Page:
Cytoscopy: Bladder Testing
What Is It?
Cystoscopy or cytourethroscopy is a procedure that lets doctors view the inside of the bladder and the urethra, which is helpful in diagnosing infections and other disorders of the bladder and urinary tracts. This test is valuable for diagnosing many different illnesses both benign (non-cancerous) and malignant (cancerous). A doctor may order a cystoscopy for many reasons. You may complain of several symptoms that suggest further testing is necessary. Most doctors will firs take your complete history and perform an in office exam. Your doctor may also ask you to undergo some radiological testing.
A urine sample may reveal you have bacterial in your urine. If this is true your doctor may order a round of antibiotics to see if that helps improve your situation. Most doctors will try several different treatment choices before they recommend even a minimally invasive surgery. Be sure you go to your doctor fully informed by asking your doctor any questions you may have about your illness. If you feel shy write them down ahead of time so you don’t forget what you came to ask.
If your doctor does recommend a cystoscopy make sure you make arrangements to have someone pick you up and drop you off the day of surgery. This will be necessary even if you have a light topical anesthetic because you will experience some pain and discomfort, too much to drive for some people.
A cystoscopy involves use of a unique type of endoscope which is basically nothing more than a thin and narrow tube that has a small camera on it. There is a flexible one doctors often use to see around corners etc. The doctor will spend up to 20 minutes using the scope to view the urethra and bladder, usually after the patient is resting and a local anesthetic has been applied to the surrounding area.
During the procedure the doctor will inspect a solution of water or saline into the bladder and assess how this feels to the patient. The doctor will also view the bladder wall and biopsy the tissue of the wall to check for infection and cancer.
Alternatives to Surgery
There are many other tools a doctor may use to test for abnormalities of the urinary tract. A doctor may have a patient perform a urinary test that may reveal bacteria in the urine, which is a sign of a bladder or kidney infection. A doctor may also draw serum tests that may reveal a high white cell count which is also a sign of infection.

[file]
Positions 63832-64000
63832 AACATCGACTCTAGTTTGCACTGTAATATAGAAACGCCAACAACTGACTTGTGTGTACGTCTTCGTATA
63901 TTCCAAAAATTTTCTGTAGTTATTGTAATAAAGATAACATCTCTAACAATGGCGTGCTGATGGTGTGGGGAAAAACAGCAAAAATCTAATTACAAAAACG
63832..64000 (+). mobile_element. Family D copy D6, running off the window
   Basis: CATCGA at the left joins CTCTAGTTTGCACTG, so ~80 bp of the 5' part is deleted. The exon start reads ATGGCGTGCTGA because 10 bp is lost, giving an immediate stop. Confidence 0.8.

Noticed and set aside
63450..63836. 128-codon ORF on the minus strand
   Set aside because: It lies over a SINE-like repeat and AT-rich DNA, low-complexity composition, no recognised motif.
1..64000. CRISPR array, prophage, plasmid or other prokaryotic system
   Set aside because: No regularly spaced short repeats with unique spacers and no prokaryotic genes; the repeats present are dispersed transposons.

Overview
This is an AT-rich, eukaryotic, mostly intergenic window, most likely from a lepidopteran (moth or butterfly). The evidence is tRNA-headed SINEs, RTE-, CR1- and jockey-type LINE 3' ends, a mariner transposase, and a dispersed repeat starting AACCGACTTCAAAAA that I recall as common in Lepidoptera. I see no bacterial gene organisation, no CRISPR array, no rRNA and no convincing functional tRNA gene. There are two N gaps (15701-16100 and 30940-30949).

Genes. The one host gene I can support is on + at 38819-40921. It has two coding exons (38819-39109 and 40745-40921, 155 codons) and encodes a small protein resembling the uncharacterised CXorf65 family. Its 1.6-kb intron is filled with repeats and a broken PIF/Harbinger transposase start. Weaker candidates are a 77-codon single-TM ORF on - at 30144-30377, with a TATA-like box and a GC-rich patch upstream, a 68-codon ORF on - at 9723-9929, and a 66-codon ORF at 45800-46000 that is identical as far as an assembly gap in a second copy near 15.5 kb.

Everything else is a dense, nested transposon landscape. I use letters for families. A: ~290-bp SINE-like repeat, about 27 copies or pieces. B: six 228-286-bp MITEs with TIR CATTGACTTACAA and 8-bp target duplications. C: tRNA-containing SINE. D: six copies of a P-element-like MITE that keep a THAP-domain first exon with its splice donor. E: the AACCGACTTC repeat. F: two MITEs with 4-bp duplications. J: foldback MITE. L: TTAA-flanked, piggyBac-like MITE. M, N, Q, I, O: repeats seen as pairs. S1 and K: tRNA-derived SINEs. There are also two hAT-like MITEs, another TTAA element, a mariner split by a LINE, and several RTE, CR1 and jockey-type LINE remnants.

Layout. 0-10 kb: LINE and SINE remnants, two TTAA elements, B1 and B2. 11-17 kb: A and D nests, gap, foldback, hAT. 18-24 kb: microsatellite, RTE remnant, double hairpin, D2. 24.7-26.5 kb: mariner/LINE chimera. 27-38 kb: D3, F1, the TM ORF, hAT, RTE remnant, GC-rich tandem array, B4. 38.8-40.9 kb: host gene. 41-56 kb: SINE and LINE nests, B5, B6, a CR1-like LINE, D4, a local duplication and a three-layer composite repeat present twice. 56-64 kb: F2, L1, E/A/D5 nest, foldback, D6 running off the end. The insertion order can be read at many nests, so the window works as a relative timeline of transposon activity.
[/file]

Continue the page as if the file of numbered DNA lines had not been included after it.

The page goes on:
Another tool your doctor may use includes a ureteroscope. This lets your doctor visualize the ureter so it is easier to diagnose and subsequently treat problems like kidney stones. Some doctors will simply prescribe a proper diet and exercise program, one that will have you drinking lots of water and eating lots of fiber to help you
Before The Operation
You will need to empty your bladder. You should fast for several hours before the procedure if your doctor plans to use general anesthesia. Your doctor may provide you with other specific instructions depending on your unique situation. Your doctor will take a complete medical history and may perform one or more radiological studies. Your doctor may also take a urine test. An observation of your symptoms and what the doctor sees during this test may provide the doctor with clues as to what your diagnosis is.
After The Operation
No special recovery is needed. It helps to drink several glasses of water for a week following the procedure. Some patients will experience a small bloody discharge for a few days following their cystocopy. Your doctor may reveal to you whether you have normal or abnormal results. Abnormal results do not necessarily mean something serious is wrong however many health conditions may be associated with abnormal results. Some more common health conditions include:
- Bladder stones
- Enlarged prostate
These are all noncancerous conditions.
There is a slight risk for infection so some healthcare providers may recommend prophylaxis treatment with antibiotics to reduce the risk of infection. Some patients may also bleed more than usual following a biopsy. There is also a very small risk of bladder rupture during biopsy resulting from use of the cytoscope.
Some patients may have a rare complication that results in the growth of scar tissue at the incision site. Sometimes called adhesions, these growths can be quite painful at times. They can also grow to block other organs including the bladder, urethra or ureter. Surgery may be necessary to remove them although this could cause them to grow back.
A Cytourethroscopy or cytoscopy is typically ordered to get a closer look at the lower part of the urinary tract which includes the prostate, urethra, bladder neck and bladder itself. Usually this helps detect urinary tract problems or whether prostate problems requiring surgery are present.
Other problems that may be detected following a cystoscopy include bladder cancer, interstitial cystitis and urinary tract narrowing or tumors. Some visual changes that may be detected in the lining of the urinary tract itself may include tumors, holes in the urethra, ballooning or puffing out at the lower end of the ureter and diverticula (which are sacs that form because of holes in the urethra).
Estimated Costs for Cystoscopy Bladder Testing